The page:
| ||Morhua aeglefinus Fleming, 1828|
| ||Aeglefinus linnei Malm, 1877|
|En - Haddock, Fr - Églefin, Sp - Eglefino.|
3Alpha Code: HAD Taxonomic Code: 1480401001|
|Scientific Name with Original Description|
|Gadus aeglefinus Linnaeus, 1758, Svst.Nat., ed.X:251.|
|Palatine teeth lacking. Chin barbel rather small. Lower jaw shorter than upper.
Three dorsal fins, two anal fins, all separate from each other; first anal fin base short, less than one-half of preanal distance.
Lateral line dark, uninterrupted to the end of body, or nearly so. Lateral-line pores present on head. Scales overlapping.
Colour: large dark blotch above pectoral fin.
|In the eastern North Atlantic from the Bay of Biscay to Spitzbergen; in the Barents Sea to Novaya Zemlya; around Iceland; rare at the southern Greenland. In the western North Atlantic from Cape May, New Jersey to the Strait of Belle Isle.|
|Habitat and Biology|
|A demersal speciesfound from 10 to 450 m depth, more common from 80 to 200 m,over rock, sand, gravel or shells,usually at temperatures 2 between 4° and 10°C.
Haddock undertake extensive migrations in the Barents Sea and Iceland, and more restricted movements in the northwestern Atlantic, mostly to and 2 from the spawning grounds. First maturity is reached at 4 years for males and 5 years 4 for females, except in the North Sea stock where it is reached at 2 and 3 years respectively. Although the overall sex ratio is about 1:1, females predominate in shallow waters and males on offshore grounds.|
Fecundity ranges from 55 000 eggs for a 25 cm fish to 1 841 000 eggs for a 91 cm specimen. Spawning occurs in typically marine waters (35% salinity) between ca. 50 to 150 m depth, in the northwestern Atlantic from January to July (depending on the areas) and in the northeastern Atlantic from February to June (mostly in March-April). The eggs are pelagic and the larvae are believed to be pelagic for some 3 months.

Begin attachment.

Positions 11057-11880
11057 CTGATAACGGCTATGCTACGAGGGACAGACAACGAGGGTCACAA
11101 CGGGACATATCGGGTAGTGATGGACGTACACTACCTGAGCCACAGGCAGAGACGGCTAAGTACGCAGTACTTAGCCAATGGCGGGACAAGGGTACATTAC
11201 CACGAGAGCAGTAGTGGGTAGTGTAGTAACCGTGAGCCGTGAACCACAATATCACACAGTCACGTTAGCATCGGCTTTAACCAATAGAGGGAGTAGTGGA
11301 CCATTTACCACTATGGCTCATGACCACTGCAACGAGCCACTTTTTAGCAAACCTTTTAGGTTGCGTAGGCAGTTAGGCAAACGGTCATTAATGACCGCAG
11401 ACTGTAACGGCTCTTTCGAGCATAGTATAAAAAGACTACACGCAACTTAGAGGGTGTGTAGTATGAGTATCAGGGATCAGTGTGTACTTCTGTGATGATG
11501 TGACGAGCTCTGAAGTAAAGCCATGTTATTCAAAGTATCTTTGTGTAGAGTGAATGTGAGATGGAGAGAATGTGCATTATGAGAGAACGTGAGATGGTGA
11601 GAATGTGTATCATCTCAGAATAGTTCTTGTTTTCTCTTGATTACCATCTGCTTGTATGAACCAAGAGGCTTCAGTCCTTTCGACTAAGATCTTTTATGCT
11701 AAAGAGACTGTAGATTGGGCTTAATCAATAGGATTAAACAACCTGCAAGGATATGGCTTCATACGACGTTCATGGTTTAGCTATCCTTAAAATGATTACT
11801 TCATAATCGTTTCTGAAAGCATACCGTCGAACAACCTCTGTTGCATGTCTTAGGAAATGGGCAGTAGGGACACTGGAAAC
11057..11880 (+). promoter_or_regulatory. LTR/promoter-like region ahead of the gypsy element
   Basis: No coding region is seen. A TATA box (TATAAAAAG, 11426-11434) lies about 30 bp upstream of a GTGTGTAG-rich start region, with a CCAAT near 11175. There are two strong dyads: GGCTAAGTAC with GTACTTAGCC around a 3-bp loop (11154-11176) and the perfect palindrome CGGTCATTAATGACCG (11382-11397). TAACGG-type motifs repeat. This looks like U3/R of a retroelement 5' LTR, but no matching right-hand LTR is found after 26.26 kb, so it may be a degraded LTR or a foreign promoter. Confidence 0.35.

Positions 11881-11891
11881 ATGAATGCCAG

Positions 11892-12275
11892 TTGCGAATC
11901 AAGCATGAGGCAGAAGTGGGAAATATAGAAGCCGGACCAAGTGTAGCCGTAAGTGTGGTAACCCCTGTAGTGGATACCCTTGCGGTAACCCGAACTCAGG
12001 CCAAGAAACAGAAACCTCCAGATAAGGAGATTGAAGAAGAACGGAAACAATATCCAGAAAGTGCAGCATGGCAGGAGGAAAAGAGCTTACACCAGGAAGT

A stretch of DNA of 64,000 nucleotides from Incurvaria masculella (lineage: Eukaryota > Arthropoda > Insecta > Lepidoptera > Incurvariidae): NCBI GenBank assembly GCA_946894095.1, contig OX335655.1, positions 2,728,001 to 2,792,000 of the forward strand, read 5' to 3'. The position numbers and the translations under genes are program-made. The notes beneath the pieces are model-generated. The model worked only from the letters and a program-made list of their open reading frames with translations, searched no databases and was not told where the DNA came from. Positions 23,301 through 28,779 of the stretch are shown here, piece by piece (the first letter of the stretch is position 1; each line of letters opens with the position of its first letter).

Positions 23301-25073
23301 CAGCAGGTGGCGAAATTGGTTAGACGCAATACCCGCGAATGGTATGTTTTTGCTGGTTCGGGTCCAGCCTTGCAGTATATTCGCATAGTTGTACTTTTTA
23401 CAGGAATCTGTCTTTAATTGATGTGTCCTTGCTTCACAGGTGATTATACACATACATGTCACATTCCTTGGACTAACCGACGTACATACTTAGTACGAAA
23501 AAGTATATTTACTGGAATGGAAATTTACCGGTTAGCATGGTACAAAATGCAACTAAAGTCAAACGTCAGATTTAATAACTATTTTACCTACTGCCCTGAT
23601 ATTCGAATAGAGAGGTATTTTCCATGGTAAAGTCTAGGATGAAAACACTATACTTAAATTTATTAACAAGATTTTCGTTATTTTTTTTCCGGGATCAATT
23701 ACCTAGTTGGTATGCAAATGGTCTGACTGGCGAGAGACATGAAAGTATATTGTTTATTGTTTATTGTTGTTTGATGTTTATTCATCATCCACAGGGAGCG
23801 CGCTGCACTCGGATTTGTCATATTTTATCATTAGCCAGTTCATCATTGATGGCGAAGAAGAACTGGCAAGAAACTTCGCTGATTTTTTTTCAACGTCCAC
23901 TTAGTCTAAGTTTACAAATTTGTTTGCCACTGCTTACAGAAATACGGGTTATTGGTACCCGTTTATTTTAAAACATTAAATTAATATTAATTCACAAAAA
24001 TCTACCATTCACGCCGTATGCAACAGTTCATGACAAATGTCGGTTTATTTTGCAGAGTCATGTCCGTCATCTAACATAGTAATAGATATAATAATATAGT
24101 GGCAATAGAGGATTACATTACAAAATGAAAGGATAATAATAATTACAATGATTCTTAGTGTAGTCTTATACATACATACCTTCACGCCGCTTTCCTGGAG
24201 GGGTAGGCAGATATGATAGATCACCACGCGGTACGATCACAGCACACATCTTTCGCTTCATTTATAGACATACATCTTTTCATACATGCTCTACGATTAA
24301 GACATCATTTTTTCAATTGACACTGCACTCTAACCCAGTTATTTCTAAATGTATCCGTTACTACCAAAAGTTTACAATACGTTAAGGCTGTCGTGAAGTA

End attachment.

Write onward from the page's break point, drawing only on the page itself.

The growth rate varies considerably with regions, the length of the fish ranging from 17 to 19 cm at the end of the first year from 25 to 36 cm at 2 years, from 37 to 58 cm at 5 years, from 71 to 76 cm at 10 years, and from 75 to 82 at 13 years. Life expectancy is about 14 years.The haddock is an omnivorous fish, feeding mainly on relatively small bottom-living organisms including crustaceans, molluscs, echinoderms, worms and fishes.
|Rarely exceeding 1 m total length.|
|Interest to Fisheries|
|Global Capture production for|
(FAO Fishery Statistic)
An important target species in North Atlantic fisheries. The catch reported for 1987 in the FAO Yearbook of Fishery Statistics totalled 397 894 t. Most of this catch (363 353 t) was taken in the northeastern Atlantic (UK: ca. 119 000 t, USSR: ca. 78 000 t, Norway: ca. 75 000 t, Iceland, ca. 39 000 t, Faeroe Islands: ca 17 000 t, France: ca. 12 000 t, Denmark: ca. 11 000 t, and others), and 35 169 t in the northwestern Atlantic (Canada ca. 29 000 t, USA: ca. 3 000 t, France: ca. 2 000 t, Spain: ca. 1 100 t, and others). The major fishing grounds are located off the European coasts of USSR, around Iceland, in the Barents Sea, around the Faeroe Islands, off western Norway and western Scotland, in the Celtic Sea, off Ireland, in the North Sea and in the English Channel. The haddock is fished with bottom trawls, longlines, gillnets and traps. The total catch reported for this species to FAO for 1999 was 249 317 t. The countries with the largest catches were UK (72 001 t) and Norway (53 232 t).
It is marketed fresh, chilled as fillets, frozen, smoked and canned; also processed to fish-meal and used for animal feeds.
| Related Fishing Techniques|
Bigelow & Schroeder, (1953)
Leim & Scott, (1966)